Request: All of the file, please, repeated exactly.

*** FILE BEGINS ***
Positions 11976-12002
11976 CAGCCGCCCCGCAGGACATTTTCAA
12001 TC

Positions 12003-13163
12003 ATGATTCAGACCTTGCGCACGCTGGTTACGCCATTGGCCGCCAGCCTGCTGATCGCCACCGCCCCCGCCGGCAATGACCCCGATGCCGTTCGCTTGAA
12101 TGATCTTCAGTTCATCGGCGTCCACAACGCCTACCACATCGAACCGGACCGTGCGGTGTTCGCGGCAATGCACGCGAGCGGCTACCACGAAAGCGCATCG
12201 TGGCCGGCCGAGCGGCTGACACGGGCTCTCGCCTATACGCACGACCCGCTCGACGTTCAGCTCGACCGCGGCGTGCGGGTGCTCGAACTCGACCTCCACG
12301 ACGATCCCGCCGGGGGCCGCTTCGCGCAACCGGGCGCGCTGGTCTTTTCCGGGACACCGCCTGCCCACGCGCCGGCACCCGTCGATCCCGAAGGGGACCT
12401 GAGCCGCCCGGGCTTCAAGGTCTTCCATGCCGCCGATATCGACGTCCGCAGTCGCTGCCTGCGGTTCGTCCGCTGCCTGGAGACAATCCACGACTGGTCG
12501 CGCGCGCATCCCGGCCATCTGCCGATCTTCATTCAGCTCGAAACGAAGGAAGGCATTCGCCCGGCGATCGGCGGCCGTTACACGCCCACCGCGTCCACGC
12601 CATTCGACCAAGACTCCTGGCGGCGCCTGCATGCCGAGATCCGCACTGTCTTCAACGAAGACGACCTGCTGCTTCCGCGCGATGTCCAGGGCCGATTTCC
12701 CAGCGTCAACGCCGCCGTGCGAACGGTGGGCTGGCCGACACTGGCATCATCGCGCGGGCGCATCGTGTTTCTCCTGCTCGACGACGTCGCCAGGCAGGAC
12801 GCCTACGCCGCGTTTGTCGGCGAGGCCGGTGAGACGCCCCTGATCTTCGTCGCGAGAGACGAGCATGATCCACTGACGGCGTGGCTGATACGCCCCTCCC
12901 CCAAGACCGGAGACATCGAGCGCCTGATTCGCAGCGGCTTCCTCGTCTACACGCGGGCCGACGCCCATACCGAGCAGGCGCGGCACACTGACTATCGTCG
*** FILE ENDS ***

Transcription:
Positions 11976-12002
11976 CAGCCGCCCCGCAGGACATTTTCAA
12001 TC

Positions 12003-13163
12003 ATGATTCAGACCTTGCGCACGCTGGTTACGCCATTGGCCGCCAGCCTGCTGATCGCCACCGCCCCCGCCGGCAATGACCCCGATGCCGTTCGCTTGAA
12101 TGATCTTCAGTTCATCGGCGTCCACAACGCCTACCACATCGAACCGGACCGTGCGGTGTTCGCGGCAATGCACGCGAGCGGCTACCACGAAAGCGCATCG
12201 TGGCCGGCCGAGCGGCTGACACGGGCTCTCGCCTATACGCACGACCCGCTCGACGTTCAGCTCGACCGCGGCGTGCGGGTGCTCGAACTCGACCTCCACG
12301 ACGATCCCGCCGGGGGCCGCTTCGCGCAACCGGGCGCGCTGGTCTTTTCCGGGACACCGCCTGCCCACGCGCCGGCACCCGTCGATCCCGAAGGGGACCT
12401 GAGCCGCCCGGGCTTCAAGGTCTTCCATGCCGCCGATATCGACGTCCGCAGTCGCTGCCTGCGGTTCGTCCGCTGCCTGGAGACAATCCACGACTGGTCG
12501 CGCGCGCATCCCGGCCATCTGCCGATCTTCATTCAGCTCGAAACGAAGGAAGGCATTCGCCCGGCGATCGGCGGCCGTTACACGCCCACCGCGTCCACGC
12601 CATTCGACCAAGACTCCTGGCGGCGCCTGCATGCCGAGATCCGCACTGTCTTCAACGAAGACGACCTGCTGCTTCCGCGCGATGTCCAGGGCCGATTTCC
12701 CAGCGTCAACGCCGCCGTGCGAACGGTGGGCTGGCCGACACTGGCATCATCGCGCGGGCGCATCGTGTTTCTCCTGCTCGACGACGTCGCCAGGCAGGAC
12801 GCCTACGCCGCGTTTGTCGGCGAGGCCGGTGAGACGCCCCTGATCTTCGTCGCGAGAGACGAGCATGATCCACTGACGGCGTGGCTGATACGCCCCTCCC
12901 CCAAGACCGGAGACATCGAGCGCCTGATTCGCAGCGGCTTCCTCGTCTACACGCGGGCCGACGCCCATACCGAGCAGGCGCGGCACACTGACTATCGTCG